After spending several days looking for my sunglasses recently, I got to thinking about how losing one’s possessions is a curse of the modern world. Who, a hundred years ago, had to worry about misplacing a cell phone or car keys, or even keys to their house, for that matter? With most of the population living on farms I doubt that many doors were locked, and possessions were few.

We humans have almost no history of having to keep track of so much stuff. Now instead of planting the corn or scrubbing clothes on a washboard, we’re looking under sofa cushions and rummaging through pockets. When I lose something I tell myself, “It’s another indication of not being mindful, Connie.” But that’s not much help with the immediate problem.

I did eventually find my sunglasses, and the circumstances under which that happened inspired my thoughts and this post. Here’s the story: I have a beautiful wooden bowl my son, Mark, made and gave to me for my birthday a few years ago. I’ve trained myself to put my keys and glasses there when I come in the house. Usually.

The morning the mystery began I was getting ready to go on my daily walk with my neighbor, Nancy, and my sunglasses were not in the bowl. “Oh, well,” I thought. “They must be in the car or in one of my jacket pockets. I’ll look for them later.” Which I did. Many times. Eventually I decided to buy a cheap pair at CVS to use on my walks while I’m waiting for them to turn up, which I was sure they would.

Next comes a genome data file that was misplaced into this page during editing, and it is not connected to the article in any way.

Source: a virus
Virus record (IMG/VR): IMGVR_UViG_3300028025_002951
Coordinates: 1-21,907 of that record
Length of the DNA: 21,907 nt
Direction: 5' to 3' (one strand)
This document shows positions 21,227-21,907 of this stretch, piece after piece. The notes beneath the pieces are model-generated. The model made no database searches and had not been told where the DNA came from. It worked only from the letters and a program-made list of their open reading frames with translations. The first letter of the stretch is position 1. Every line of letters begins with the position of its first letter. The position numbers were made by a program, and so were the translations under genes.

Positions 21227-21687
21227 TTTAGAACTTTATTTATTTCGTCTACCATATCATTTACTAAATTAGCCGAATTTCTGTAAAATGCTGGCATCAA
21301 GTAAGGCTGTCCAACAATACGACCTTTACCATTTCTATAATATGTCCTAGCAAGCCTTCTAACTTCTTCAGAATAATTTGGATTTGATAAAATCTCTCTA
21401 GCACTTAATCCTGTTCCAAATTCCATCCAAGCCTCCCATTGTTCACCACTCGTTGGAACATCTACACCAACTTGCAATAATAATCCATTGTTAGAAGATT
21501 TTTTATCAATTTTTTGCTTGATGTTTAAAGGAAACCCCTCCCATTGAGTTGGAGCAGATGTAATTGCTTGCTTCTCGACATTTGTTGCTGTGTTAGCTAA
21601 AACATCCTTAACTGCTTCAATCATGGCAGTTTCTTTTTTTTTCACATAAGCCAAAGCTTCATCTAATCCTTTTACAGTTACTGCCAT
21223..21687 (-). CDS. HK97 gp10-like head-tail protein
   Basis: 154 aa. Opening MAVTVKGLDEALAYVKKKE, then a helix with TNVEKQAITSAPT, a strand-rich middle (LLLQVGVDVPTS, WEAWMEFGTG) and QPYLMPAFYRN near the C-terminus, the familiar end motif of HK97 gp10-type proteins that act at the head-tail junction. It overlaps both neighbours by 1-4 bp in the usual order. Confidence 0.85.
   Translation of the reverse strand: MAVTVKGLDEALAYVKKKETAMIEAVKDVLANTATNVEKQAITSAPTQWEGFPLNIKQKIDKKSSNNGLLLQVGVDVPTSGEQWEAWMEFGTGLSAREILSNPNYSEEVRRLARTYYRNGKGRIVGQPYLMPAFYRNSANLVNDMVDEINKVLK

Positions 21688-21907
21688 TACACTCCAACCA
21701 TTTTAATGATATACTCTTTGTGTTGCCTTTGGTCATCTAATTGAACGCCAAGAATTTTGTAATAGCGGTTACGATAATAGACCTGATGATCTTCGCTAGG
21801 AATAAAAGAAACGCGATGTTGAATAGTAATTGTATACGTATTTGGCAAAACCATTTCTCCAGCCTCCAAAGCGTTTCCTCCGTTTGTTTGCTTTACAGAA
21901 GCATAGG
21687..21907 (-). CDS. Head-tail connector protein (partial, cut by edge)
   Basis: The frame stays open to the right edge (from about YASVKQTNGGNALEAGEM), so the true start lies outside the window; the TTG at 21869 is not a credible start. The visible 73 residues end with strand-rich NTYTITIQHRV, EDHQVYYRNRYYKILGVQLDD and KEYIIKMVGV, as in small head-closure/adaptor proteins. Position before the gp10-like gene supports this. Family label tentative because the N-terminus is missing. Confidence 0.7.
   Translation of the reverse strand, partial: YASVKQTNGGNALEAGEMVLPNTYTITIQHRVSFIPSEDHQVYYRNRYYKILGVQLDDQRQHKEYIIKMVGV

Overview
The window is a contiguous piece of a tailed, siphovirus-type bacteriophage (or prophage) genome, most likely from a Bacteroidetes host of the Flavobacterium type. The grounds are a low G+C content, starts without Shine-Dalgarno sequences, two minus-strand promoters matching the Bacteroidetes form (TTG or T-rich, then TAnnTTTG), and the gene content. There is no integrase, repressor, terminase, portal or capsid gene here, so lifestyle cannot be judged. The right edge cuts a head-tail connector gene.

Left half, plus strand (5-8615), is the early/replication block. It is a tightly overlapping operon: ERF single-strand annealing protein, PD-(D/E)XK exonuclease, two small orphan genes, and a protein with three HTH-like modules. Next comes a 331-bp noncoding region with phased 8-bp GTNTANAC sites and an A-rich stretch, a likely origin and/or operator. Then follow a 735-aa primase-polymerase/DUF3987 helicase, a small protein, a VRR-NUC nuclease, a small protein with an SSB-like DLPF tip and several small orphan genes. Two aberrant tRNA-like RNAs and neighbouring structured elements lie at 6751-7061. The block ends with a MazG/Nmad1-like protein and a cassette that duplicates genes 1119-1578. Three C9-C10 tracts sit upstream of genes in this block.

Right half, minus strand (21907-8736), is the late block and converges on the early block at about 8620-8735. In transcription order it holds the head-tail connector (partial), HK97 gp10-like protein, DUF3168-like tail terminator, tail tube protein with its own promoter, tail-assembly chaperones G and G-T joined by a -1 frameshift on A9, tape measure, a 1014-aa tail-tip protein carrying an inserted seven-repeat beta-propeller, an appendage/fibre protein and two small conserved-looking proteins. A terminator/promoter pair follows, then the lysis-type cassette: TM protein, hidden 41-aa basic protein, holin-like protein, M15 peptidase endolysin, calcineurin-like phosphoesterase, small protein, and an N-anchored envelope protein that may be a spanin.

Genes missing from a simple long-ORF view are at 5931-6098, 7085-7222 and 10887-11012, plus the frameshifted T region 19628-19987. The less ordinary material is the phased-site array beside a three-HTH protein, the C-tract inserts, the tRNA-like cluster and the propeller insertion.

I was sure because I’d been through this before. A year or two ago when my shades had been missing for several days, they magically appeared in the middle of the floor on the driver’s side of my car. I had previously searched the car, unsuccessfully. Where had they been?

Sure enough. Yesterday morning I was looking for my reading glasses. They weren’t in the bowl where they should have been, but there in plain sight were my missing sunglasses. I was blown away. Can things actually disappear for a time and then reappear?  The fact that I could even entertain the idea that they were not there all along probably drops me into the pool of California kooks. Maybe I belong there anyway.